Education and philosophy are inseparable because the ends of education are the ends of philosophy i.e., wisdom; and the means of philosophy is the means of education i.e. inquiry, which alone can lead to wisdom. Any separation of philosophy and education inhibits inquiry and frustrates wisdom. Education involves both the world of ideas and the world of practical activity; good ideas can lead to good practice and good practices reinforce good ideas. In order ro behave intelligently in the educational process, education needs direction and guidance which philosophy can provide. Hence philosophy is not only a professional tool for the educator but also a way of improving the quality of life because it helps us to gain a wider and deeper perspective on human existence and the world around us. The chief task of philosophy is to determine what constitutes good life whereas the main task of education is how to make life worth living. So philosophy and education are mutually re-constructive. They give and take from each other. Philosophy deals with the goals and essentials of good life while education provides the means to achieve those goals of good life. In this sense philosophy of education is a distinct but not a separate discipline. It takes its contents from education and its methods from philosophy. . Philosophy and Methodology of Instruction ±How to teach, depends quite directly upon the nature of knowledge, which depends quite directly upon the nature of man. The aims of education. The Role of teacher, The concept of student, the curriculum, the concept of Discipline, importance and involvement of social agencies ete have determining influence of Philosophy on their nature and involvement. If different areas of education are are observed In relation to philosophy we will conclude that philosophy is an essentiality for a productive and progressive outlook on education Rusk had rightly commented¶ from every angle of educational problem comes thus the demand for a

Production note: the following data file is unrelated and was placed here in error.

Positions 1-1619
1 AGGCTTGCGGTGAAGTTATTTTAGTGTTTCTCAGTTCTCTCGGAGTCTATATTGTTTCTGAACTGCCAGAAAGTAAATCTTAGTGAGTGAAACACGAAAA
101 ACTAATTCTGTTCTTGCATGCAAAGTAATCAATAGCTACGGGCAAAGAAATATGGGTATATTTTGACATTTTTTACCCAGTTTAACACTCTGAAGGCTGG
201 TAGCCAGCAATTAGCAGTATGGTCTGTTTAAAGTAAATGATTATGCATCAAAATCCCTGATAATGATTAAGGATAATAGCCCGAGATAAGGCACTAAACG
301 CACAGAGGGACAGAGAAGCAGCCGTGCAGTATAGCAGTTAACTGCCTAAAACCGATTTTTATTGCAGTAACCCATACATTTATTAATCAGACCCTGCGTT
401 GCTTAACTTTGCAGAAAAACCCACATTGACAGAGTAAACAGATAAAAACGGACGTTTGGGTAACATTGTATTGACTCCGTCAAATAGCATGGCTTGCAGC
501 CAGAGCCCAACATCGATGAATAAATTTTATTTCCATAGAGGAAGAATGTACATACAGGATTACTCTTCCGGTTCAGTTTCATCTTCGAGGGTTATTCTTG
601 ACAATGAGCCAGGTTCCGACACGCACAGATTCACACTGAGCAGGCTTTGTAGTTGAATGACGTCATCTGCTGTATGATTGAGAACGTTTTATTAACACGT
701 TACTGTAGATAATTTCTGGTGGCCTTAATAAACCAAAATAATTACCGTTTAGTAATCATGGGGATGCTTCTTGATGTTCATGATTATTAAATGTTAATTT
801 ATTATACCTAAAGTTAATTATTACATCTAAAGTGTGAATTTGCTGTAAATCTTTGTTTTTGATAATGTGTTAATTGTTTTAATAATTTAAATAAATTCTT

philosophical basis of the subject«.There is no escape from a philosophy of life and of education. As Philosophers, Scientists and Educators we have a responsibility to maintain great knowledge from the past, for as Einstein beautifully writes; ... knowledge must continually be renewed by ceaseless effort, if it is not to be lost. It resembles a statue of marble which stands in the desert and is continually threatened with burial by the shifting sand. The hands of service must ever be at work, in order that the marble continue to lastingly shine in the sun. To these serving hands mine shall also belong. (Einstein, On Education, 1950)